18."I've been going to therapy off and on for years. Whatever stigma you think is associated with therapy is pretty nonexistent (and the folks who still perpetuate that stigma probably need therapy the most). Therapy is like going to the gym for your brain: You are training your mental fortitude and becoming more resilient. There is no shame in asking for help, and you don’t need any more justification for therapy than just wanting to go. It won’t hurt to hit it up for a couple of sessions and then reassess if you feel like it’s not for you!"
19."I was handling things on my own fairly well, but at one point I was so down for so long, and I didn’t have the tools to get out of it. So I finally opened up to a friend, who recommended a good counselor. I was determined to make a change, so I went through with it and attended sessions for about a month. The experience was very cathartic — I found myself talking about all kinds of stuff that I had no plans to discuss going in. I learned I had a LOT of old stuff that I buried and never dealt with, and over the years it built up. I also learned that traumatic experiences are entirely individual, and there aren’t necessarily qualifications for something to be traumatic — it's not limited to extremely terrible things. I had a handful of those experiences, and after a few sessions, I was already feeling much better. My counselor gave me things I could do outside of our sessions to help resolve my issues, and so far I’ve been implementing those recommendations."
20."I went to group therapy for three months (four hours a day for seven days a week), and honestly, the best part of it was the people I met there. As a 19-year-old with clinical depression, I found it helpful how welcoming everybody was and how willing they were to share their stories. I didn't like the therapists, but overall, it's worth a shot if you haven't tried it."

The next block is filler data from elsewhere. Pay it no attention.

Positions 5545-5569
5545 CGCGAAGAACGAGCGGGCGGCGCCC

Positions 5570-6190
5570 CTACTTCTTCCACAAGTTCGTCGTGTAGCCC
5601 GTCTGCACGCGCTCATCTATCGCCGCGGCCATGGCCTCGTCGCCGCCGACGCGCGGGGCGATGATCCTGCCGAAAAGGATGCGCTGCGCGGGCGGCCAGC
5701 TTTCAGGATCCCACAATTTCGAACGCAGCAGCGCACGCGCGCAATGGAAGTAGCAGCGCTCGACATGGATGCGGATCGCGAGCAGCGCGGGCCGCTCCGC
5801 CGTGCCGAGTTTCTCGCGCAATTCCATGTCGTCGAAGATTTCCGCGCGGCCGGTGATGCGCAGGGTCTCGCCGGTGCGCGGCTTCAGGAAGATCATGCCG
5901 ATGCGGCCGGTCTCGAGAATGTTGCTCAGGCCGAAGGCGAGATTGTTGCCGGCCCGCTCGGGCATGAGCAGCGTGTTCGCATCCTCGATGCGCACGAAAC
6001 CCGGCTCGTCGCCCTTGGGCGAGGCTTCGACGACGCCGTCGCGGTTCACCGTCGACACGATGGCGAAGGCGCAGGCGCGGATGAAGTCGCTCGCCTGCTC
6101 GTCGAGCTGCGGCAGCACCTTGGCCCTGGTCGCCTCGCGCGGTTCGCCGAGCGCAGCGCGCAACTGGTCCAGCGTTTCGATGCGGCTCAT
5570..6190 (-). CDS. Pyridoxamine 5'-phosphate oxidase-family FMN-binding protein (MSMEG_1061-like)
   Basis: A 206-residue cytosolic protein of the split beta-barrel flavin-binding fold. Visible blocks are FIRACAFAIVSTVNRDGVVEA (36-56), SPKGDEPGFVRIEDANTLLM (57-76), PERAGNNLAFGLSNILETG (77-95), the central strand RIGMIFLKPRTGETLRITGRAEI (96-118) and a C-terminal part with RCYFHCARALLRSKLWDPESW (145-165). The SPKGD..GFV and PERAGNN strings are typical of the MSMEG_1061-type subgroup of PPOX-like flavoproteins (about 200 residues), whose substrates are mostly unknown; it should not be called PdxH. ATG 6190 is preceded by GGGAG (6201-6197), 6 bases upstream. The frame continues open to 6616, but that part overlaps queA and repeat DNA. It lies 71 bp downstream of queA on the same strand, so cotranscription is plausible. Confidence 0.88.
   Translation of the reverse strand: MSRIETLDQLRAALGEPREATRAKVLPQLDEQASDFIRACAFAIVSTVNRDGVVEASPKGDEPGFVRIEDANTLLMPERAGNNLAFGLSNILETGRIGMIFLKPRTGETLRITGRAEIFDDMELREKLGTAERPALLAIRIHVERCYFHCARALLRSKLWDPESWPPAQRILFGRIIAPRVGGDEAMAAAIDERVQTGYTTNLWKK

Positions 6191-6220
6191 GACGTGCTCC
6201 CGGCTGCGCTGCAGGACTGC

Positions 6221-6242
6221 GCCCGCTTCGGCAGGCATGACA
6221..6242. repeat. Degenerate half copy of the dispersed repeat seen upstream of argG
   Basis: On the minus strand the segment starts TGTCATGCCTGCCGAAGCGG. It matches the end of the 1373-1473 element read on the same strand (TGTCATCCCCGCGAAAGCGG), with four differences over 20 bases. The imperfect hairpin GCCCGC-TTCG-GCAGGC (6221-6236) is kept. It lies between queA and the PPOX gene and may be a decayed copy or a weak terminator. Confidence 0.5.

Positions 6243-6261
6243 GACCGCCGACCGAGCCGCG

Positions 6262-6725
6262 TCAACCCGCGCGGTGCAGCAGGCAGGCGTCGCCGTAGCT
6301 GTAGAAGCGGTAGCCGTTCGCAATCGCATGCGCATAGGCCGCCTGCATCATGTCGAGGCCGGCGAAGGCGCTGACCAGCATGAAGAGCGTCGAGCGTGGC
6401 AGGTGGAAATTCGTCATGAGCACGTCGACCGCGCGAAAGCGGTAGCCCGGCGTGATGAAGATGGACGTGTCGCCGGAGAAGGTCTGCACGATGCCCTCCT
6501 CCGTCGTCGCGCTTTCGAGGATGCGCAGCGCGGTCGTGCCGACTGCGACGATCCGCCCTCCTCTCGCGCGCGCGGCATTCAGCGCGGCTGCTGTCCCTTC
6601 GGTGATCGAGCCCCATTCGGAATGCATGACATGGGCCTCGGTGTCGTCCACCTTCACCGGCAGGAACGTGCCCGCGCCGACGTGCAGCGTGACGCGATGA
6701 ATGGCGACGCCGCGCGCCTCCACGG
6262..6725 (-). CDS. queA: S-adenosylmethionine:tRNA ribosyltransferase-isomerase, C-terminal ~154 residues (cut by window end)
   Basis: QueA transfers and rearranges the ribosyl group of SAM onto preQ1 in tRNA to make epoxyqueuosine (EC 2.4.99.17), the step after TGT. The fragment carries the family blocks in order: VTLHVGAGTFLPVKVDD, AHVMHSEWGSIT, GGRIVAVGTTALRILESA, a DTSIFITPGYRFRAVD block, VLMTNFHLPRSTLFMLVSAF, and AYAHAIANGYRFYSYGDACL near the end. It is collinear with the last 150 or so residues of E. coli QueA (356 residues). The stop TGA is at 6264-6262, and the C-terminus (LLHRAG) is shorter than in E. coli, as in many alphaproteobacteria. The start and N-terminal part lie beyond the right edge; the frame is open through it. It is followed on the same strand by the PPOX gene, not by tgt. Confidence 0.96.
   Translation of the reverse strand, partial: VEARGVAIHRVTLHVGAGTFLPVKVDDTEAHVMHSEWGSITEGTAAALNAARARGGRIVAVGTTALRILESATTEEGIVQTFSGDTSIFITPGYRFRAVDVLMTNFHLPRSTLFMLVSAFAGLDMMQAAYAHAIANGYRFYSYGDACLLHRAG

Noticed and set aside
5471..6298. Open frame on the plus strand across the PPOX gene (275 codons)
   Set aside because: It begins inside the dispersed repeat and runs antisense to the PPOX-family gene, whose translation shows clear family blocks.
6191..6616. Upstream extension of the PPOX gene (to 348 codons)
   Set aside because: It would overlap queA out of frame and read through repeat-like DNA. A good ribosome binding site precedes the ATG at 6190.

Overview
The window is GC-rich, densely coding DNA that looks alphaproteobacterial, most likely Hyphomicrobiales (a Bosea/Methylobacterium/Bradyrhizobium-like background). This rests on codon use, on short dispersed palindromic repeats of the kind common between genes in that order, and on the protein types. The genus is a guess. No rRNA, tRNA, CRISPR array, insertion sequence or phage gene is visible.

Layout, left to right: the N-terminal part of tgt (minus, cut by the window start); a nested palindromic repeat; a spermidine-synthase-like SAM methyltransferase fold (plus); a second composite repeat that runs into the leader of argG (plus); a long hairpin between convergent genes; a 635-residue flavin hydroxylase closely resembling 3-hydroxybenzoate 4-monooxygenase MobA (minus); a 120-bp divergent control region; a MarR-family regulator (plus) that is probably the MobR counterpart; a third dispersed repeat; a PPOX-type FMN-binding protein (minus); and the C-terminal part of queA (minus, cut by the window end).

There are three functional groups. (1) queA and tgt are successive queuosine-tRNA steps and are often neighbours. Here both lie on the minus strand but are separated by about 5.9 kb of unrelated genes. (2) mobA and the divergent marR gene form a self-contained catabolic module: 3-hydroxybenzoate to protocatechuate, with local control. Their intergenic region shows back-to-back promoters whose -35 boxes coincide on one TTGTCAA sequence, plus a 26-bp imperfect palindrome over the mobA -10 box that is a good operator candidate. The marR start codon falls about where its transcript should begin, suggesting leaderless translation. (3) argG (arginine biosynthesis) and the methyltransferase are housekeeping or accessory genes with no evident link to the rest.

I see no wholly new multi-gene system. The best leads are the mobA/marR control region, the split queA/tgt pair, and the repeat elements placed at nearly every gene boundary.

21."I knew that hormones and chemicals were responsible for how we act in theory, but I never fully understood that until I was medicated for a behavioral condition. Your body actually has a physiological response to trauma. Your therapist may never suggest that you go on medication, but they will help you recover and retrain your body to let go of the trauma. Basically, your body is in a constant state of fight or flight, and it's not how we're supposed to live — it causes a lot of health problems down the line. Leaning on others for support isn't weak; it's what makes us stronger. Others can't lean on you if you're hurt, and if you're anything like me, the idea of not being there when someone you love needs you is pretty scary. Look after yourself."
22."I ended up going for only a few months, but it was extremely helpful. People who shit on therapy probably have serious issues that require a long time to work out, have a bad therapist, or aren't being honest with their therapist. I initially tried to hide stuff from mine, but it didn't work that way — even just expressing things you've never actually said out loud can be very impactful. I went to a therapist who actually understood neuroscience and how your brain works rather than just applying a physiological framework."
23."I'm sure you'd have no problem saying to a medical doctor about a wrenched shoulder, 'I have no idea what I did or how it got that way.' Same goes with mental and emotional problems: It might take a while to figure out what it is, and you might find out some stuff about yourself you don't agree with or like, but it's worth it in the end to clean up your mess."